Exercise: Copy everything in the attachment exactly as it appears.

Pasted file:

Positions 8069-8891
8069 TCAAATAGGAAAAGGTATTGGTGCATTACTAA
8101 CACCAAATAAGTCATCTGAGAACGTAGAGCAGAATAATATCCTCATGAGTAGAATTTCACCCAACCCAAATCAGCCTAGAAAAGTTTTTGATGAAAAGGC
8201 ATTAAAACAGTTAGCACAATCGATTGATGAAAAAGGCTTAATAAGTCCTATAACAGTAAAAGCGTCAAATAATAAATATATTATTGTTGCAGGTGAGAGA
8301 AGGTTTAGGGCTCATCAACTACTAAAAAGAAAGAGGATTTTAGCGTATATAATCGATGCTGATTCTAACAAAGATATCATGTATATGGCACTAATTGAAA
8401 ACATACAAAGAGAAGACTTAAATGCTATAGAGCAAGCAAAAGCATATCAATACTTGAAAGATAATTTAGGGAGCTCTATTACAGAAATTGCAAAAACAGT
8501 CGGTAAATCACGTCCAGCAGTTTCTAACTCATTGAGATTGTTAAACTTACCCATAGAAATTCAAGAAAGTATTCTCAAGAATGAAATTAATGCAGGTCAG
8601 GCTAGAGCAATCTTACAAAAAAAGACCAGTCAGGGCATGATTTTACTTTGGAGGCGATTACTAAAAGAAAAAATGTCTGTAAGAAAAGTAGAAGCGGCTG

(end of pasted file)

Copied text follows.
Positions 8069-8891
8069 TCAAATAGGAAAAGGTATTGGTGCATTACTAA
8101 CACCAAATAAGTCATCTGAGAACGTAGAGCAGAATAATATCCTCATGAGTAGAATTTCACCCAACCCAAATCAGCCTAGAAAAGTTTTTGATGAAAAGGC
8201 ATTAAAACAGTTAGCACAATCGATTGATGAAAAAGGCTTAATAAGTCCTATAACAGTAAAAGCGTCAAATAATAAATATATTATTGTTGCAGGTGAGAGA
8301 AGGTTTAGGGCTCATCAACTACTAAAAAGAAAGAGGATTTTAGCGTATATAATCGATGCTGATTCTAACAAAGATATCATGTATATGGCACTAATTGAAA
8401 ACATACAAAGAGAAGACTTAAATGCTATAGAGCAAGCAAAAGCATATCAATACTTGAAAGATAATTTAGGGAGCTCTATTACAGAAATTGCAAAAACAGT
8501 CGGTAAATCACGTCCAGCAGTTTCTAACTCATTGAGATTGTTAAACTTACCCATAGAAATTCAAGAAAGTATTCTCAAGAATGAAATTAATGCAGGTCAG
8601 GCTAGAGCAATCTTACAAAAAAAGACCAGTCAGGGCATGATTTTACTTTGGAGGCGATTACTAAAAGAAAAAATGTCTGTAAGAAAAGTAGAAGCGGCTG